CONCLUSION: These results suggest that each type of stress produces distinct effects on lipid metabolism.
Keywords: Sleep deprivation, stress, cholesterol, triglycerides, LDL, corticosterone, cardiovascular risk.
BACKGROUND: The past decades have seen the conduction of a great number of studies that have attempted to assess the effects of physical exercise on sleep. However, the majority of these studies have specifically evaluated the effects of aerobic exercise. To the best of our knowledge, only one study has evaluated the effects of resistance exercise (RE) on sleep patterns.
OBJECTIVE: The aim of the current investigation is to verify the effect of one session of RE on the sleep patterns of sedentary individuals with good sleep quality.
METHODS: Twenty-seven sedentary men with good sleep quality between the ages of 20 and 40 participated in this investigation. The experimental protocol consisted of one session of RE, which was comprised of 3 sets of 15 repetitions with a load equivalent to 50% of the one-repetition maximum test (1-RM) with 90 sec intervals between each set. The sleep parameters were analyzed by means of a t-test, with significance defined as p < 0.05.
RESULTS: No significant differences were found between sleep parameters when RE was performed during different periods of the day. However, the sleep onset latency and the sleep efficiency in the evening group showed a trend toward alteration (p = 0.06).
CONCLUSION: Sedentary individuals with good sleep quality did not display significant alterations in their sleep parameters after performing one session of RE with a load equivalent to 50% of 1-RM.
Keywords: physical exercise, physical activity, slow-wave sleep, REM sleep, polysomnography.
BACKGROUND AND OBJECTIVE: Insomnia, the most frequent sleep disorder, significantly affects quality of life. The purpose of this study was to determine the prevalence of insomnia in the general population of adults in the State of Mato Grosso do Sul, Brazil.
METHODS: A representative random sample of the population of 77 counties in the State of Mato Grosso do Sul (n = 569) was stratified by gender, age and socioeconomic status. Insomnia was classified as difficulty in initiating sleep, difficulty in maintaining sleep or early morning awakening. A structured questionnaire was used to collect data after informed consent from participants. Statistical analysis was conducted using the chi-square and Fisher's exact tests, and inferences based on the binomial prevalence of insomnia.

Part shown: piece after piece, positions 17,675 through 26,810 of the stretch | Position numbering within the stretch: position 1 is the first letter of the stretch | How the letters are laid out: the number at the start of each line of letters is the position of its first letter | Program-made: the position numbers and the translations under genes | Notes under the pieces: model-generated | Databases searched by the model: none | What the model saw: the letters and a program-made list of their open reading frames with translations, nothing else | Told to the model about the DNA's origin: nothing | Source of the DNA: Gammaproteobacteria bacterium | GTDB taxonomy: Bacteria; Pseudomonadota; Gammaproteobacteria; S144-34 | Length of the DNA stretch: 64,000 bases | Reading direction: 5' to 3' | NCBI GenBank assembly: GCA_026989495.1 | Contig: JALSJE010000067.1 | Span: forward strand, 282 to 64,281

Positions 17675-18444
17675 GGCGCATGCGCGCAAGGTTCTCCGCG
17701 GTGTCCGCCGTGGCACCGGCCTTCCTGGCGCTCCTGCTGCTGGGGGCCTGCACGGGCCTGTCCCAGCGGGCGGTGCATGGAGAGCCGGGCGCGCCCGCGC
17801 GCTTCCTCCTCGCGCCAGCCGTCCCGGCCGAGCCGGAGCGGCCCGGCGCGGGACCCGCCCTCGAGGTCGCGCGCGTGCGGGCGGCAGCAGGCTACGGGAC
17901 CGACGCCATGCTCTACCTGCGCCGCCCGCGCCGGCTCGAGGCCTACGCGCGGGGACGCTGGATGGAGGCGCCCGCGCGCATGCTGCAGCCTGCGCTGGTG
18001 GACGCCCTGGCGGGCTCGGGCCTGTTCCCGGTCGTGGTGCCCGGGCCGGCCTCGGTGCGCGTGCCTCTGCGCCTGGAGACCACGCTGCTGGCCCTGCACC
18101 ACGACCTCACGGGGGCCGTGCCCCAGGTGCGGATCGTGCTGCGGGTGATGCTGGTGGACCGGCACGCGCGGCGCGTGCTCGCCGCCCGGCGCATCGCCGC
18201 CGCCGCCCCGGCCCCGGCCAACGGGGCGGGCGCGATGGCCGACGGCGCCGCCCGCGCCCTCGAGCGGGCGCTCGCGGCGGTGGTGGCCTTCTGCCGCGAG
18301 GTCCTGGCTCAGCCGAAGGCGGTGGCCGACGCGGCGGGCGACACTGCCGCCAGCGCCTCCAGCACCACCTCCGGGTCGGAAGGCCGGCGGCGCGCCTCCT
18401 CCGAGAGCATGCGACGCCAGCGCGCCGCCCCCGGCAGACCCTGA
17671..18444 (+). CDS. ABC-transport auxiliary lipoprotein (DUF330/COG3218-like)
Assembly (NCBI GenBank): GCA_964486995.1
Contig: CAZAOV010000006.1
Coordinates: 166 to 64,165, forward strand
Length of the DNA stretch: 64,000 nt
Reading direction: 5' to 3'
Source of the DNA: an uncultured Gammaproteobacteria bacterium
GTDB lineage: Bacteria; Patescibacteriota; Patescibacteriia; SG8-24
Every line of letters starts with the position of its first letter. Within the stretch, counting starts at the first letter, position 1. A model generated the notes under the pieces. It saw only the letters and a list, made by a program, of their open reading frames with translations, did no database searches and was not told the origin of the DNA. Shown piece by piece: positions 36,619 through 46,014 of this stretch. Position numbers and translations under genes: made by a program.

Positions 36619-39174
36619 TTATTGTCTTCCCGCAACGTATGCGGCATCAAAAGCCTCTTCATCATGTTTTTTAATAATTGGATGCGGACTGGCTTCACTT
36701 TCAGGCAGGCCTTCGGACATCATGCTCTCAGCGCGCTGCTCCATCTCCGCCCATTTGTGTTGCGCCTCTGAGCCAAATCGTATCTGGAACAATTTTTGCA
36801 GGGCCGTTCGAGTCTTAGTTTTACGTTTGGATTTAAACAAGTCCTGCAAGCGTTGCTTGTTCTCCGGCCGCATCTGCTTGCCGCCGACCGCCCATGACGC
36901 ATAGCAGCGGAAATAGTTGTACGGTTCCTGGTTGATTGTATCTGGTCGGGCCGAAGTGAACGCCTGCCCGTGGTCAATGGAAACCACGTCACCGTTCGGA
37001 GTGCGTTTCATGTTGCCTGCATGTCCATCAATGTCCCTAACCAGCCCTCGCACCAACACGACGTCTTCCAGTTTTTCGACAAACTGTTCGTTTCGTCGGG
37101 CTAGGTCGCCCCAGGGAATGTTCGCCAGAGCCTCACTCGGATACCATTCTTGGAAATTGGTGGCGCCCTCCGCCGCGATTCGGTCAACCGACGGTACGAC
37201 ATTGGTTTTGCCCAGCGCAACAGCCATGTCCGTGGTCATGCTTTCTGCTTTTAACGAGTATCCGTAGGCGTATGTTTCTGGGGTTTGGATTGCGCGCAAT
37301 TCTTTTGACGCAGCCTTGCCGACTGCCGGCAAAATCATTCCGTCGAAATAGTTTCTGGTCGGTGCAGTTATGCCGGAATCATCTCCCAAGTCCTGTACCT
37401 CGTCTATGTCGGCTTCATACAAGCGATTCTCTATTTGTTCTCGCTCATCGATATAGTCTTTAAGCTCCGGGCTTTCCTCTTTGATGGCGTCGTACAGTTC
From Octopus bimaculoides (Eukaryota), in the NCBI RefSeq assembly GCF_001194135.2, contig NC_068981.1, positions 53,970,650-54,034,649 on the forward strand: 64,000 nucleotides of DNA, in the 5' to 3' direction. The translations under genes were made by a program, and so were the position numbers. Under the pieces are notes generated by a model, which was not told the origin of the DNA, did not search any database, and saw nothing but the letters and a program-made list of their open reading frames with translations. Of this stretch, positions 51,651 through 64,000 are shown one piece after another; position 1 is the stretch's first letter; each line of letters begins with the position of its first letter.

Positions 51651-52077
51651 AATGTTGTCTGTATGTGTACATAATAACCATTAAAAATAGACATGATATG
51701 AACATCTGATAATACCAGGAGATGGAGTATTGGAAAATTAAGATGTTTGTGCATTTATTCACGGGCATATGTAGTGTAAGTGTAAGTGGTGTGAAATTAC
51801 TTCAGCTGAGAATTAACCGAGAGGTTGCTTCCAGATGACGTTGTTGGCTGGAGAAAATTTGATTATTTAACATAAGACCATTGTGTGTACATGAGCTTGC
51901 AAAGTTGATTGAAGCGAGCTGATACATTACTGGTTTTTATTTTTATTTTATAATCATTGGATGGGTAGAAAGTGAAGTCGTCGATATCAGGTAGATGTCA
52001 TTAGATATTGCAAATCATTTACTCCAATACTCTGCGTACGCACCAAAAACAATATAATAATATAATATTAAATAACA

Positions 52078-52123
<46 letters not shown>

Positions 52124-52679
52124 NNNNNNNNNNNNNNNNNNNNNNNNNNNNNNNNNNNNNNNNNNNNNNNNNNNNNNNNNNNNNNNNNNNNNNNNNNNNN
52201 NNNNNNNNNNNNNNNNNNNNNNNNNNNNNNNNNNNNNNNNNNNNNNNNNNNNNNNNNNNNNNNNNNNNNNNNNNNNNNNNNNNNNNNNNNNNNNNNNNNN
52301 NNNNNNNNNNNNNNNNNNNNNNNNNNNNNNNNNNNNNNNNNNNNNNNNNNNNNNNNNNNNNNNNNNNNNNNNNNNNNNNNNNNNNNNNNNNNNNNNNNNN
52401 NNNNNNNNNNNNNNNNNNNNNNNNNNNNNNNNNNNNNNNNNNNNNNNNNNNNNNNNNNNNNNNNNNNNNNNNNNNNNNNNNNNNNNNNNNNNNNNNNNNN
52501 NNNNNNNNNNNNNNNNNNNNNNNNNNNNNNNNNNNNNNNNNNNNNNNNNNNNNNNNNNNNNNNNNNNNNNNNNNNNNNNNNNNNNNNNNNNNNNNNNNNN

RESULTS: Prevalence of insomnia was 19.93% in the study population, 25.17% among women and 14.86% among men. The mean age of the participants was 40.69 ± 14.18. The prevalence of insomnia was higher among separated people (31.11%). Hypnotic drugs were used by 7.90% of the participants and by 43.48% of those with insomnia in the preceding month.
CONCLUSION: The State of Mato Grosso do Sul, Brazil, has high prevalence rates of insomnia and the use of hypnotic drugs among the general population, despite the good predictors of quality of life and socioeconomic growth.
Keywords: insomnia, sleep disorders, hypnotic drugs, cross-sectional study, Mato Grosso do Sul, Brazil.
The role of stress as a triggering factor for insomnia is widely accepted. However, not everybody who is submitted to a stressful event develops insomnia, which indicates that it depends on individual vulnerability. In addition, the neurobiology of vulnerable individuals is far from known. Animal models are valuable instruments to disclose mechanisms involved in the installation of the disease, not to mention the development of potential therapeutic agents and preventive actions. This review seeks to present data on the effects of stress on sleep and the different approaches used to study this relationship and possible neurobiological underpinnings and mechanisms involved. The results of numerous studies in animals indicate that increased sleep following a stressful situation is an important and adaptive behavior for recovery. However, this endogenous strategy appears to be impaired in human beings that exhibit high levels of anxiety and in animal models of anxiety-type behavior.
Keywords: sleep, paradoxical sleep, stress, HPA axis, anxiety-related behavior, animal models.